The fact that though Russia and Ukraine are both not members of the ICC but Kyiv has recognized its jurisdiction, can only encourage or embolden if not the President immediately, other parts of the political system, to somehow take a more favorable or open stance vis-a-vis the ICC, because we always like to say that the arc of the moral universe but it bends towards justice. Given the slow-paced still - always admirable, when there are rulings in favor of the family of Kian de los Santos or the families of Carl Arnaiz and the little boy Kulot - still those are three at least 6,000 or at most 30,000 killings in seven years. It will take it thousands of years to do it on our own so all help is welcome, including and especially from the ICC.

Q: You've investigated POGOs in the past in your committee and the scams.. I understand Sen. Win's committee also did an investigation. I thought there should be a committee report.. Have you seen the report and do you agree with the report?

SRH: There is actually already a committee report from the committee of Sen. Sherwin, and I signed it and will interpellate it. And also, in order to type up some of its findings and recommendations with those already included in the committee report of the Committee on Women, when we investigated POGO-related prostitution, illegal recruitment and detention, the pastillas scam, and also the early stages of POGO-related human trafficking.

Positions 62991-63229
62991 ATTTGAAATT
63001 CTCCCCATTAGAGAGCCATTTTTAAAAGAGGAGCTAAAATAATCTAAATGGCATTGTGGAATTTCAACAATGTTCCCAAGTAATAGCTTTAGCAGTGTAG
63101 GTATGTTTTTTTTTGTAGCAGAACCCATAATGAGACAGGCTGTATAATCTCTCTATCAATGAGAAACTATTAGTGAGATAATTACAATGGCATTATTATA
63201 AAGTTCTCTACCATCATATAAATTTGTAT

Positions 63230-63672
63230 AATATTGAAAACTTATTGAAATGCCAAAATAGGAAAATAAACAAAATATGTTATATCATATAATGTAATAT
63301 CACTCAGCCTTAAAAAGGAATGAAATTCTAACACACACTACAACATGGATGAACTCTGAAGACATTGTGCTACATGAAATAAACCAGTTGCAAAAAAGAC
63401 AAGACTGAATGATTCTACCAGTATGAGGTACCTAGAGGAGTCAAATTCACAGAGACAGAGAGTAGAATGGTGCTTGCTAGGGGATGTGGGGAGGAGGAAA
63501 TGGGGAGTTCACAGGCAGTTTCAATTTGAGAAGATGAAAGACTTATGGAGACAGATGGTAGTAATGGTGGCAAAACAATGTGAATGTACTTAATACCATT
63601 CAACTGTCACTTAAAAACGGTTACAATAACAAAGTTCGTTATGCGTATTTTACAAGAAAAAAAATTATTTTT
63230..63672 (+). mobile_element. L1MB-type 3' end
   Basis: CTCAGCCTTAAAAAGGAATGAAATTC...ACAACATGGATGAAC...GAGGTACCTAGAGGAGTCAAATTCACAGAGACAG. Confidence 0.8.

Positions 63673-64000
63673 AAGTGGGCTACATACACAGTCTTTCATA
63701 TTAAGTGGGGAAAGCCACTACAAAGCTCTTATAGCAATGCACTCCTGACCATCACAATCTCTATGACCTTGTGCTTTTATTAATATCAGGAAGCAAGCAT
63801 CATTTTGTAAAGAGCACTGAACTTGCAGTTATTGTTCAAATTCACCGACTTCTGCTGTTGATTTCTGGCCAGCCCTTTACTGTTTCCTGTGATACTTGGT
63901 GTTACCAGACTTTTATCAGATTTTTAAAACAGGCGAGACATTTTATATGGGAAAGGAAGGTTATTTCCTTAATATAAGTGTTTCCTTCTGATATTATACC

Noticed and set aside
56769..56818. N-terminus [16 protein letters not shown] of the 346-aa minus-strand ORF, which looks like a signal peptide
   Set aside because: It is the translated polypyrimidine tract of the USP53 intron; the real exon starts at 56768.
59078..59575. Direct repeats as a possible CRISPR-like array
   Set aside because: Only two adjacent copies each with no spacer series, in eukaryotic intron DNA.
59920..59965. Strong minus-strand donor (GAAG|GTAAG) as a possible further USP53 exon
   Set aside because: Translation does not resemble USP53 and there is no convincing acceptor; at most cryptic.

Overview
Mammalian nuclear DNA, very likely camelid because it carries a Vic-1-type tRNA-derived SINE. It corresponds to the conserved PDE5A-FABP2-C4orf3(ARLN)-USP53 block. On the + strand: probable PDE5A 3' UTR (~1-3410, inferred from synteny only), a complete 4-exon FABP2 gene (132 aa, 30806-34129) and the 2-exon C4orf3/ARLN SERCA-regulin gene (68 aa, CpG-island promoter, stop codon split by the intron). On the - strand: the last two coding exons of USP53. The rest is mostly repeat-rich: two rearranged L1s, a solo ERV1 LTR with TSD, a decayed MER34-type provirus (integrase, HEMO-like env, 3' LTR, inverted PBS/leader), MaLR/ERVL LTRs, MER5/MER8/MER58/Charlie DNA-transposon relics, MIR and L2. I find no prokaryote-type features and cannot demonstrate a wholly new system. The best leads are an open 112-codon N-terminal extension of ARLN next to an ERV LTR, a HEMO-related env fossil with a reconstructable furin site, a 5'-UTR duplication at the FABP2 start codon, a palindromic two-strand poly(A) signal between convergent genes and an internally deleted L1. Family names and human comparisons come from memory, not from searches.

Including earlier investigations of Senate Committees on tax evasion, which was also reflected in Sen. Sherwin's committee report and one other earlier committee report, before that of the Committee on Women. So I do agree with the findings of Sen. Sherwin's committee report about tax evasion and tax accountabilities until today and I do agree with his committee report's recommendation to close down POGO operations. In fact, it was a very ambitious, even rapid, target embodied in the committee report, to close it down in three months, so by interpellating it when it comes to plenary, I'll just like to expand on the committee findings and recommendations to tie them up with what we have continued now to investigate in terms of human trafficking, not so much POGO-related anymore, but related to the link between human trafficking and cryptoscamming or what in the west is called pig butchering.

Q: Do you mean total closure of the POGO industry? Is that the recommendation?

SRH: As I understand that is the same recommendation in Sen. Sherwin's committee report, as the Committee on Women made in our committee report and continue to make today.

Q: How about your colleagues in the Senate? Do they also support it?

SRH: I couldn't tell you right now if the balance of forces is or the mapping would show that if the committee report comes to a vote, if it would be supported already, but I am hopeful that it would be because since the earlier investigations, especially on the Committee on Women, which ran over two years and which invited parallel investigations of the National Bureau of Investigation of the Bureau of Immigration itself and even of the Office of the Ombudsman, and so disciplinary actions are being taken and cases filed against though just low-level and mid-level, members of the Bureau of Immigration.

Since then, there's been a growing number of members of the Senate, including of the majority, who have spoken up to say enough, enough of the POGO. So I'm hopeful that if that recommendation of Sen. Sherwin as embodied in the committee report comes to a vote, that we may have a yes vote.